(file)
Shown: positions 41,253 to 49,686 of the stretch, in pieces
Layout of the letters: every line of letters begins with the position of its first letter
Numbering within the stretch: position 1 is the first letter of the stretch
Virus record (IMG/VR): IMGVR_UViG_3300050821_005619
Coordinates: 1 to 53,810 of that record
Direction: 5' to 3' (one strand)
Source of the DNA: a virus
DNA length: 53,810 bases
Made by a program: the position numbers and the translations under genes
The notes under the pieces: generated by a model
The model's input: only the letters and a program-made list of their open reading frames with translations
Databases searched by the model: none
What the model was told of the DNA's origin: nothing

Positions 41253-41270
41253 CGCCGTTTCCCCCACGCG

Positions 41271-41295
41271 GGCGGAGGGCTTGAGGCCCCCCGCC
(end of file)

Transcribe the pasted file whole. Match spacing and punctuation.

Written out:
Shown: positions 41,253 to 49,686 of the stretch, in pieces
Layout of the letters: every line of letters begins with the position of its first letter
Numbering within the stretch: position 1 is the first letter of the stretch
Virus record (IMG/VR): IMGVR_UViG_3300050821_005619
Coordinates: 1 to 53,810 of that record
Direction: 5' to 3' (one strand)
Source of the DNA: a virus
DNA length: 53,810 bases
Made by a program: the position numbers and the translations under genes
The notes under the pieces: generated by a model
The model's input: only the letters and a program-made list of their open reading frames with translations
Databases searched by the model: none
What the model was told of the DNA's origin: nothing

Positions 41253-41270
41253 CGCCGTTTCCCCCACGCG

Positions 41271-41295
41271 GGCGGAGGGCTTGAGGCCCCCCGCC